The indomitable admirers’ of India’s growth can now rejoice. An increasingly scarce group, the believers in the subcontinent’s radiant future has been emboldened by two recent judgments. The Bombay High Court ruled in Shell’s favor in a multimillion-dollar tax evasion case. Denying the local revenue agency’s claims, it ruled that no offense was committed during the execution of a price transfer by the Dutch company. Therefore, it did not owe taxes on the profits. One month ago, an analogous ruling absolved Vodafone. Two verdicts don’t constitute proof, but they signal a trend. India is probably changing its tune when it comes to the excessive zeal for multinationals. They have been hindered for decades by a mixture of factors: elephantine bureaucracy, self-referencing justice, exasperated nationalism, and endemic corruption. No global enterprise sees India as its epicenter or the lever for its profits. In reference to growth, the adjective “potential” always precedes “real.” The predictions are always good, they always reference “demographic dividends,” but the results oscillate; they’re more frequently good than disappointing, but insufficient to break the cycle of underdevelopment. The past decade’s illusions—in which Delhi contended with Beijing for the most sustained growth—have gone back to their roots without too much pain. Foreign investments are lacking, the objectives that forced companies to delocalize, transferring capital and know-how in exchange for immediate compensation. The magic cycle that has tied global business to China only experienced its dawn in India.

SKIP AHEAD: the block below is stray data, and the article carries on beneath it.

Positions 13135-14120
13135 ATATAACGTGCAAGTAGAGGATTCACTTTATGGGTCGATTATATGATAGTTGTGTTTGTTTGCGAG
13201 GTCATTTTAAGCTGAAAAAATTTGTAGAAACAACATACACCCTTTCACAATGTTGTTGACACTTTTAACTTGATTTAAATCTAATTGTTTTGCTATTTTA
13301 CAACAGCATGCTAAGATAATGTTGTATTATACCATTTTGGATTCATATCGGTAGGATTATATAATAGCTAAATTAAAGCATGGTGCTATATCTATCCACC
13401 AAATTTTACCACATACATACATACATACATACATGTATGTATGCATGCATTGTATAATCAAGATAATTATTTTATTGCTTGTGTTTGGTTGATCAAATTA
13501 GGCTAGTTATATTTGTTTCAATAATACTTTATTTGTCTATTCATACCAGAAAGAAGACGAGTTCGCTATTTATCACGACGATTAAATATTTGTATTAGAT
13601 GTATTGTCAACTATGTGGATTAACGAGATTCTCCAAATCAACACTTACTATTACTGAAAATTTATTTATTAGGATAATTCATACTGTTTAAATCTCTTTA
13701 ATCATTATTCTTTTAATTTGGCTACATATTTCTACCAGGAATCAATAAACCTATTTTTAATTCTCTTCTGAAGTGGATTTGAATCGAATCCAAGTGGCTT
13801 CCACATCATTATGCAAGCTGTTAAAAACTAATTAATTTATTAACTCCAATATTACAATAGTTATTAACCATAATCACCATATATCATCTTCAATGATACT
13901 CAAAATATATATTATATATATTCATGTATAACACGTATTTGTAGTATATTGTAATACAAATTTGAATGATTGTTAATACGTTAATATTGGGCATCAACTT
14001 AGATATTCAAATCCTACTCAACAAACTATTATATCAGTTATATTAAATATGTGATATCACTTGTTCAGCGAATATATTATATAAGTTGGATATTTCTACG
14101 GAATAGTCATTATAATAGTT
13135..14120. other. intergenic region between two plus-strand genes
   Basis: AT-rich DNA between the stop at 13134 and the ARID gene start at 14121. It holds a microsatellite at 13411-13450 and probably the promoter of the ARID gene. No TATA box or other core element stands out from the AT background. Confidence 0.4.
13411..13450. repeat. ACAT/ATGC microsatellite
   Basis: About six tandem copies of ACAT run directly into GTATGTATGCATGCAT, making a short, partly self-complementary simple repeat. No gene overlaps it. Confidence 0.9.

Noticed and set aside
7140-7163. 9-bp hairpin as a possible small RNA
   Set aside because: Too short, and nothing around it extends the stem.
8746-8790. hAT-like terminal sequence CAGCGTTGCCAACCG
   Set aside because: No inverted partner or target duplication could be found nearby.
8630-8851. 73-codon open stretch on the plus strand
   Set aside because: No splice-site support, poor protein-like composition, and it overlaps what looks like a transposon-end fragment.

The real news doesn’t lie in the judgments, but in the government’s lack of appeals. India’s Prime Minister Narendra Modi decided not to appeal the decisions to a higher court, repudiating an established practice. It’s a clear sign of truce toward investors: come to India, we won’t mistreat you; we’ll conduct business together and split the profits. It’s a necessary move, but it’s not enough. In fact, time has not worked in India’s favor, and has rendered it one of numerous options among developing countries. Even if it overcomes its Byzantine regulations, what can a manufacturing company do with its goods? What roads can they use for transport; what ports can they use for shipping containers? Which distribution networks can they trust? Labor is inexpensive, but the fragmentation of work is negatively affected by the caste system, specialization is lacking, social protection hinders mobility, and engineers cost as much as they do in Italy. For initiating delocalization and producing low-cost consumer products, the magnet of emerging Asian countries—Vietnam, Bangladesh, and the Philippines—is very competitive. Only India’s imbalance remains attractive. In order to specialize, it needs talent (which it lavishes) and services. Investments have nourished two noble and specific sectors: pharmaceutical and IT. The traditional path of low-cost goods destined for export is unfamiliar, if not hostile. India could be a complementary alternative to China, but it would need the same audacity and vision. Instead, it’s stuck in its diversity, its pride (that’s not helping it find a courageous solution), and its petty cabotage politics, articulated by electoral cycles. Modi has taken the first step, but the road is long and difficult. He needs to persuade investors, but first he needs to modernize his country, a much harder task. A worn-out adage states that India is the largest democracy in the world, so extended that it frequently turns into anarchy, which is surely the most potent repellent for foreign investments.